The heel walkout is easy to do at home on a yoga mat on the floor, or on a very firm bed surface if it’s difficult for you to get on and off the floor. Start by lying on your back with your knees bent and feet flat on the surface. Tilt your pelvis up toward the ceiling then tilt it back down. Stop when you find a pain-free posture, what’s called your neutral spine. Once you find your neutral spine, bring in your navel to engage your abdominal muscles and slowly move your feet away from your body by taking small steps, while keeping your spine stable. Then slowly move your feet back toward your body. This helps you develop a stronger core in a pain-free posture.
Many people with low back pain have hamstring tightness on the back side of their thigh. This happens because the muscles on the back of the thigh tend to pull on the pelvis and spine if they are tight. One safe way to stretch the hamstring is, while you’re on your back, find your neutral spine position. Pull one leg up, bending it at the hip and knee to 90 degrees. Use two hands to hold up your thigh just above the knee and then straighten your leg until you feel a stretch in your hamstring muscles along the back of your thigh. Hold for 15 to 30 seconds while keeping your neutral spine position, then repeat with the other leg.
This is an exercise to get your back to move in a direction in which it typically doesn’t bend, called backward bending. This exercise has a pumping effect, where it pumps spinal fluid away from the nerve roots in the back. For people who have disc issues, such as bulging or herniated discs, this is a very useful exercise. To start, lie on your stomach or put your hands on the floor. Push yourself up so you are bending your spine backward. You can push yourself all the way up or make this a small exercise and go halfway. A note of caution if you’re arthritic or have spine mobility issues: This might not be the right exercise for you, so consult with your physician or physical therapist first.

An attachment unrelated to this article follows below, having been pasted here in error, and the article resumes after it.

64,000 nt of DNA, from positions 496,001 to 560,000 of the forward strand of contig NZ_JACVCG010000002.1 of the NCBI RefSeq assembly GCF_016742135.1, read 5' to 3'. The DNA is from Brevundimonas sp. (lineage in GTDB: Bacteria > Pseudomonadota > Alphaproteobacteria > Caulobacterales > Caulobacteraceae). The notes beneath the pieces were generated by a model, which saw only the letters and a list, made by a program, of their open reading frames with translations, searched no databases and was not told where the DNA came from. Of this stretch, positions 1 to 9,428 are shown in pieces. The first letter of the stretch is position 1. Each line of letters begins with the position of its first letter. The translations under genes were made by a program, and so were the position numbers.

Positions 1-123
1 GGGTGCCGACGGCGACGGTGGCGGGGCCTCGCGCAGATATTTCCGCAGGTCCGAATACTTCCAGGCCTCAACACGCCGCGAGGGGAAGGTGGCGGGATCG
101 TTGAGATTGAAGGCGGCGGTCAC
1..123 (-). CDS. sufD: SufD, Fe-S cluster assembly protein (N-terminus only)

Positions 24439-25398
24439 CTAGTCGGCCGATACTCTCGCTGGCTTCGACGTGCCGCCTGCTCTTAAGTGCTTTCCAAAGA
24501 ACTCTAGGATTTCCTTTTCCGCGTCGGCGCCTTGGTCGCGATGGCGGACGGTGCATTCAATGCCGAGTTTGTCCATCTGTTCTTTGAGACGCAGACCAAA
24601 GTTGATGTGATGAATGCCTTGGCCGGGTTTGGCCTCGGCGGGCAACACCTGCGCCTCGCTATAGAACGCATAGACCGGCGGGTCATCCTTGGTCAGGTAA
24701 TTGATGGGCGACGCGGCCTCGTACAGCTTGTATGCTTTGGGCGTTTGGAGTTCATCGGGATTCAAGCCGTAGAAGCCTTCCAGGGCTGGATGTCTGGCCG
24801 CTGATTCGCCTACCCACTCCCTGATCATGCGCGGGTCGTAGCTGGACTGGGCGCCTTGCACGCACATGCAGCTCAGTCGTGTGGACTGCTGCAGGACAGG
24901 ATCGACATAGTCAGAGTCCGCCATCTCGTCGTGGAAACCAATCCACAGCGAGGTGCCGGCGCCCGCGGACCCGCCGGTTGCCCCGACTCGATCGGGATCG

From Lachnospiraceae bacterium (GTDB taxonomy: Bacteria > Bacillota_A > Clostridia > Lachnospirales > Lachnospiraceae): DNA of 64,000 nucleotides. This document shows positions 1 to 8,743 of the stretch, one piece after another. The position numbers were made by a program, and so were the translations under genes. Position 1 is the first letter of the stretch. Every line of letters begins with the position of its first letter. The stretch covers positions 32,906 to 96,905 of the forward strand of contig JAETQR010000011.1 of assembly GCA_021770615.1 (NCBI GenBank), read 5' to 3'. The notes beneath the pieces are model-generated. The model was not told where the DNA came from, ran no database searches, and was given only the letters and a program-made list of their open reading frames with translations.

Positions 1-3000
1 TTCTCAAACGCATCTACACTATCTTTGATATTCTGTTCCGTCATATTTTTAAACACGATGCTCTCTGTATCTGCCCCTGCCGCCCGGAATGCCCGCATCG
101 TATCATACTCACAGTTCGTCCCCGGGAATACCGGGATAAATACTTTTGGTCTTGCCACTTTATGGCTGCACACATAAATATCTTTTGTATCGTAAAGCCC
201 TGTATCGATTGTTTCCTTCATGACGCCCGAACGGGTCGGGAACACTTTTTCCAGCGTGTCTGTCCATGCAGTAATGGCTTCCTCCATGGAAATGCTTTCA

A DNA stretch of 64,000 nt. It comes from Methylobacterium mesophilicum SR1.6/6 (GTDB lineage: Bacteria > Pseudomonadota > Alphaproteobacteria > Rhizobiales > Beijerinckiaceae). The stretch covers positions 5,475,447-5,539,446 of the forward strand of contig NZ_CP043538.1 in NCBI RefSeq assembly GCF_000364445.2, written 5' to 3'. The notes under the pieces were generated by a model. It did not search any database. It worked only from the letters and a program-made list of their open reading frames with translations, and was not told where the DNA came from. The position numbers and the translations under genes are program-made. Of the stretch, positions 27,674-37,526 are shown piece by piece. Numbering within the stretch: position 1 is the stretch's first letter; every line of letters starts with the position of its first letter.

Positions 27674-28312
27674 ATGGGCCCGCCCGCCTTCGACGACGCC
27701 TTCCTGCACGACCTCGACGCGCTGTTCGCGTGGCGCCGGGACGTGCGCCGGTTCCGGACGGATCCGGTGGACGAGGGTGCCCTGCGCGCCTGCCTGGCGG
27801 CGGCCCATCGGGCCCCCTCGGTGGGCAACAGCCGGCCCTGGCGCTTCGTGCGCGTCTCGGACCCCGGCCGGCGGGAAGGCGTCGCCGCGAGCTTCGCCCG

Planks are exercises that strengthen your abdominals and back muscles. Start by coming down on your knees, leaning forward on your forearms. Find a position where your spine is comfortable, then straighten out your legs. Keep your head facing down, your behind up with a slight curve in your spine, and hold this position for 15 to 30 seconds.
This exercise is easy to do while sitting, and it’s good for opening up the chest and the midback. Start with a good sitting posture. Now imagine you’re sitting in a door frame. Bring your hands together in front of you, then bring them overhead, turning your palms toward the ceiling with your fingertips touching. Move your palms along the top of the “door frame,” then down the side of the door frame. When your hands come down to your side, bring them back together again in front of your chest.